Doing it Old School with Physical Models

In this era of computer simulations, are models like the Bay Model (a giant replica of the San Francisco Bay previously used for research on estuary hydraulics and fluid dynamics) relevant? Janice Sinclaire says yes.
December 5, 2011, 12pm PST | Tim Halbur
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Sinclaire writes that while physical models like the Bay Model have mostly disappeared or turned into tourist attractions, they could still have something to teach us:

"With hydraulic computer modeling, a scientist will 'calibrate' the computer to the real world. Gauges are placed in the bay that measure tidal depth, salinity, and water velocity, and the information is programmed into the computer. In theory, when new variables are introduced, results should match the real world. 'Computer guys always have kind of dismissed physical modeling, and the research money is all in computer [modeling] these days,' says Schaaf. 'I'm a guy who now does computer modeling all day every day, but physical modeling gives you security. It means that what you are doing has more validity.'"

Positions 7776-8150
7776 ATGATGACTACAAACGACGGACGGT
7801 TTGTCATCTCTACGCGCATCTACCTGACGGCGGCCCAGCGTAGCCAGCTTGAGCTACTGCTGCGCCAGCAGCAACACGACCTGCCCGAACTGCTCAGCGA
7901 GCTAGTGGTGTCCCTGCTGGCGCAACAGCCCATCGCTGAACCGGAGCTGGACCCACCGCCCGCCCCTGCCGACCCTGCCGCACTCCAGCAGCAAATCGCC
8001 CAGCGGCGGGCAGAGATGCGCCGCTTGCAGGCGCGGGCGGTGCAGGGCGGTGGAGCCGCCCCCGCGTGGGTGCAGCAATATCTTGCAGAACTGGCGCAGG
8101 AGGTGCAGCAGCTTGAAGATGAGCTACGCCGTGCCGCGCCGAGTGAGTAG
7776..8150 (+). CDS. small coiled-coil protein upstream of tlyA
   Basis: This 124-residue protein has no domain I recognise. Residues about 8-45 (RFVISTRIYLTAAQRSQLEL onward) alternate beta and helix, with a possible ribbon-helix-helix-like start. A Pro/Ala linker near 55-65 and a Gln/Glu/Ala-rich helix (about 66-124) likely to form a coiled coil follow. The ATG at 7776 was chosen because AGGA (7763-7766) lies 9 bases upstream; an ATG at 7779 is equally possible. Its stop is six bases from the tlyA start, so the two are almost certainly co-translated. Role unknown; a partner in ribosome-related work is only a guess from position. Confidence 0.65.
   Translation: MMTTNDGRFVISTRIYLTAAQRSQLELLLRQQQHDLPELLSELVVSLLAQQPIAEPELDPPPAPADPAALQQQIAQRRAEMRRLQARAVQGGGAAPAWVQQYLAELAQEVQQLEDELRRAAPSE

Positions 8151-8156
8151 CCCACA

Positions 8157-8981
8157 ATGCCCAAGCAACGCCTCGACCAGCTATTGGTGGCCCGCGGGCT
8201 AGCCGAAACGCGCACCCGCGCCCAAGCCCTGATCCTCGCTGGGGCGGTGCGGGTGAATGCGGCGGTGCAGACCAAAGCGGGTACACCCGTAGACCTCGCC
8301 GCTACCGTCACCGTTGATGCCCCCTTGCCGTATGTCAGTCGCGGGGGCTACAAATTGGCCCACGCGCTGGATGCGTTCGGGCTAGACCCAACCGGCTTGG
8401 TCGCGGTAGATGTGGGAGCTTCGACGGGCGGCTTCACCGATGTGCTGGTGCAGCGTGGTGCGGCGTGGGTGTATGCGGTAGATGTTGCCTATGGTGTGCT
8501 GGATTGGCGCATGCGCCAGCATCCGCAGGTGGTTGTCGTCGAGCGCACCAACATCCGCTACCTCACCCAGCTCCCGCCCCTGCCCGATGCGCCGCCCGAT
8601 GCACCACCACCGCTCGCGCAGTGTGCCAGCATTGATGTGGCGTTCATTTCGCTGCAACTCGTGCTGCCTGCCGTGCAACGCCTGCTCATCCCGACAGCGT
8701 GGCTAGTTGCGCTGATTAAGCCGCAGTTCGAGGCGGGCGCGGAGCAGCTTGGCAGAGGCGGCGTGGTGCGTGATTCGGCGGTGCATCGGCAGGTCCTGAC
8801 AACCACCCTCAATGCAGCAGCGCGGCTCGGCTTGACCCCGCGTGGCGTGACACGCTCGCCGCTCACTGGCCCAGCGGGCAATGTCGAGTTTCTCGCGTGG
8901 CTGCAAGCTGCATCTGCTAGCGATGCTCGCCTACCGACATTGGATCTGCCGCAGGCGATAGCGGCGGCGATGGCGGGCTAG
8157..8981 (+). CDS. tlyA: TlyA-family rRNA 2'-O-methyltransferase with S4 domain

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Published on Monday, December 5, 2011 in Miller-McCune
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